Republished from ThumbtackInvestor's blog with permission. The investor, a Singaporean in his mid-30s, has a portfolio valued at just over S$1 million. 

With the end of 2016, I can now update my long term record of dividends:

23/5/2012 Asia Enterprise Holdings $945.00
11/6/2012 Wells Fargo $195.70
16/7/2012 Tesco $1,771.64
17/8/2012 Metro Holdings $6,000.00
22/8/2012 Boustead $1,800.00
12/12/2012 Boustead $2,000.00
28/12/2012 Tesco $1,799.93

20/5/2013 Apple $528.00
20/5/2013 Hock Lian Seng $1,800.00
28/5/2013 Sing Tao $1,257.46
24/6/2013 Flyke International $415.00
1/8/2013 Metro Holdings $8,000.00
20/9/2013 Sing Tao $1,515.00
20/11/2013 Lion Teck Chiang $1,300.00
12/12/2013 Boustead $1,039.60

19/02/2014 Hopewell Holdings $393.00
22/05/2014 Hock Lian Seng $10,610.00
10/6/2014 Lion Teck Chiang $2,376.00
18/7/2014 ICBC $14,034.00
12/08/2014 Metro Holdings $20,900.00
18/08/2014 King Wan $14,900.00
09/12/2014 King Wan $6,930.00
23/12/2014 Tesco $471.56

28/01/2015 Boustead scrip dividend (15,189 shares)
21/05/2015 BBR Holdings $13,568.00
21/05/2015 Hock Lian Seng $39,880.00
22/05/2015 CDW Holdings $3,661.81
12/06/2015 LTC Corporation $2,376.00
26/06/2015 Dutech Holdings $2,509.65
11/08/2015 Metro Holdings $20,880.00
18/08/2015 King Wan $9,900.00
20/08/2015 Boustead Singapore $1,012.64
15/09/2015 Libra Group $454.00
18/09/2015 CDW Holdings $2,811.60
02/10/2015 Restaurant Brands International $292.00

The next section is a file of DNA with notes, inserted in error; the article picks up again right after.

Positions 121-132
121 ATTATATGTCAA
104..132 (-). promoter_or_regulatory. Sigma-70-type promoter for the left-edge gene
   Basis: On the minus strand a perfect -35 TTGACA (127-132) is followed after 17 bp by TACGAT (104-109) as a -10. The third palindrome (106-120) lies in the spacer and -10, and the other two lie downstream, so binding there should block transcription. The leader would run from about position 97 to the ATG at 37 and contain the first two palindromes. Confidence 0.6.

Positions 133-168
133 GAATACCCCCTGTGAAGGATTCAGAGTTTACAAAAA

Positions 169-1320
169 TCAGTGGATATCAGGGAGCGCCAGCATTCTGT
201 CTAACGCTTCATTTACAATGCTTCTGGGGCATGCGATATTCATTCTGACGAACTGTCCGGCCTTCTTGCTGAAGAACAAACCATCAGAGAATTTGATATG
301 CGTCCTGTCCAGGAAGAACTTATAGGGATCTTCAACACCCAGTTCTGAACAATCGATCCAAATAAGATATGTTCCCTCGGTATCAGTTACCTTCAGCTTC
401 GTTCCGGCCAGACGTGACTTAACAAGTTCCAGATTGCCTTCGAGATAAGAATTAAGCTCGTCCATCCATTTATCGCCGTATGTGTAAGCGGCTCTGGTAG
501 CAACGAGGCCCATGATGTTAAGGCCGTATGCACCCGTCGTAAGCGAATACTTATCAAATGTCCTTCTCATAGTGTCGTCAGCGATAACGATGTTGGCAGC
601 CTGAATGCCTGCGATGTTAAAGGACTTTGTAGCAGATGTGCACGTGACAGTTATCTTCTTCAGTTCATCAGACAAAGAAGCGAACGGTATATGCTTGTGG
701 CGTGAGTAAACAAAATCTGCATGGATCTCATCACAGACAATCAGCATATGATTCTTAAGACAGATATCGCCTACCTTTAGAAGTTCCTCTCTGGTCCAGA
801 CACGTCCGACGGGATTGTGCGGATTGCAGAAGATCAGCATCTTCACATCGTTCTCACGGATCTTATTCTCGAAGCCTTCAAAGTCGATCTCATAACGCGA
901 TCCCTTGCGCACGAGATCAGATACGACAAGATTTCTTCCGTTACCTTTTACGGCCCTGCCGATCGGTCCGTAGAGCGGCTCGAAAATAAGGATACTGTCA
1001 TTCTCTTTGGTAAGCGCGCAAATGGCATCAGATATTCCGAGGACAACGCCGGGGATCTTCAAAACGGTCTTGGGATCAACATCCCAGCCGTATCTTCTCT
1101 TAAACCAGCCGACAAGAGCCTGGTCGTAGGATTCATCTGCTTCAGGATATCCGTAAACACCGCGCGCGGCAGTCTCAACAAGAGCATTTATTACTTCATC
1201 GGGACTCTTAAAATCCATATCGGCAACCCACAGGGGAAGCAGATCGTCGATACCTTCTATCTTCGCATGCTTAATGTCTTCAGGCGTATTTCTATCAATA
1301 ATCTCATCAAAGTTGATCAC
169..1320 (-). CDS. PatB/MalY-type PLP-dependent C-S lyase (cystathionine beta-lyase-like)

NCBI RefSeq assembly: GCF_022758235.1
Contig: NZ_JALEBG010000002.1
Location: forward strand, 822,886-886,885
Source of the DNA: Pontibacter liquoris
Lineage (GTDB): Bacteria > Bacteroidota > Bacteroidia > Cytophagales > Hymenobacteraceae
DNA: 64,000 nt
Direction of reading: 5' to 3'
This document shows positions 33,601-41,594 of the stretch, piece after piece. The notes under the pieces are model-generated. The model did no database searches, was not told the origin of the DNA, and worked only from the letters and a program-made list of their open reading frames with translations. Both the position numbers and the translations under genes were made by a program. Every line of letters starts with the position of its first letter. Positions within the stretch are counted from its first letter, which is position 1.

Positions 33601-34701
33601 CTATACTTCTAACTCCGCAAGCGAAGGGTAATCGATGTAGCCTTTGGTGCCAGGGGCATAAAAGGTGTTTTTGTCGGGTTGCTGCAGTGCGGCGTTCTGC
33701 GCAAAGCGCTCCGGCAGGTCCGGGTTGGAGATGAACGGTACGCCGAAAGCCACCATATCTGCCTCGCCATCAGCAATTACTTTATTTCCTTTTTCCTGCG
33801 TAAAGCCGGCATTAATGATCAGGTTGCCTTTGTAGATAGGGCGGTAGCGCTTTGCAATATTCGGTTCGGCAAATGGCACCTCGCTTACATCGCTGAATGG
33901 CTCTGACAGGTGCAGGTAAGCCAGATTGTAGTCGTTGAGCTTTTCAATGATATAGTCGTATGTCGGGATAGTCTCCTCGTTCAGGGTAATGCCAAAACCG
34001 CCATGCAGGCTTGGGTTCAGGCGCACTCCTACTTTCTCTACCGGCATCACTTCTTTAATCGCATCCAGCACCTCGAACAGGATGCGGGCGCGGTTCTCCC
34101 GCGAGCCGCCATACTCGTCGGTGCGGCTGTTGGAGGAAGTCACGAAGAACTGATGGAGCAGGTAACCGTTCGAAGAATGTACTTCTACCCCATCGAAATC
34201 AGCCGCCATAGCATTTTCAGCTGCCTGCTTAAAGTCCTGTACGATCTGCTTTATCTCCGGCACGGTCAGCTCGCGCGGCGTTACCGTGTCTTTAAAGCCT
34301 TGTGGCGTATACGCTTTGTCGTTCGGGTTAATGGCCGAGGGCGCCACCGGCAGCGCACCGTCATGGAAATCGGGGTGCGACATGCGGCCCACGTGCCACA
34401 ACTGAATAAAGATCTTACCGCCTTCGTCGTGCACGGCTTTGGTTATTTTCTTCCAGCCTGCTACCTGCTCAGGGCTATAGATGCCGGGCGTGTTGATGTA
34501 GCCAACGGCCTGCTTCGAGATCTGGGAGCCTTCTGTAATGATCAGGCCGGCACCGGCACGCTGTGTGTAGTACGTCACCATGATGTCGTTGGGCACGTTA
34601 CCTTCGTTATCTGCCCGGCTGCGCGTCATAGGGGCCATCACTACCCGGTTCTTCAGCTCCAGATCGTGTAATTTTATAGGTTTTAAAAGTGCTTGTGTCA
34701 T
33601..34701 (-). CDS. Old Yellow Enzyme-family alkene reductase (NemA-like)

05/01/2016 Restaurant Brands International $177.12
27/01/2016 Boustead Singapore dividend in specie (BP) NA
20/05/2016 BBR Holdings $6,930.00
20/05/2016 Hock Lian Seng $18,630.00
30/05/2016 CDW Holdings $3,787.94
24/06/2016 Dutech Holdings $5,643.00
17/07/2016 Libra Group $635.60
19/08/2016 Boustead Singapore $1,025.52
23/09/2016 CDW Holdings $489.41
22/11/2016 LTC Corporation $2,176.02
09/12/2016 King Wan $4,950.00
09/12/2016 Boustead Singapore $256.38

2016’s total dividends received in reality, should be somewhat higher as I did not include the Boustead Project shares received as dividend in specie. That works out to be a few grand.

For 2016, approximately $4,000/mth in dividends is reasonable. Not fantastic, but not too bad either. Can’t complain too much about it.

2014 and 2015 had unusually high dividends (as a proportion of the total portfolio value) due to the use of leverage. The leveraged amounts are obviously backed out from the total portfolio value for it to be an accurate representation, but this leverage does still generate dividends, which explains for the unusually high amount of dividends.

LQM ad141eGoing forward for 2017, without leverage, I’d expect the total portfolio dividend amount to stabilize around the $55-60k+ mark, based on a portfolio amount of just over $1mil, which works out to be a yield of approximately 5%+. This is pretty ok considering that I do not particularly seek out high yielding counters like REITs, instead, preferring to focus on value situations.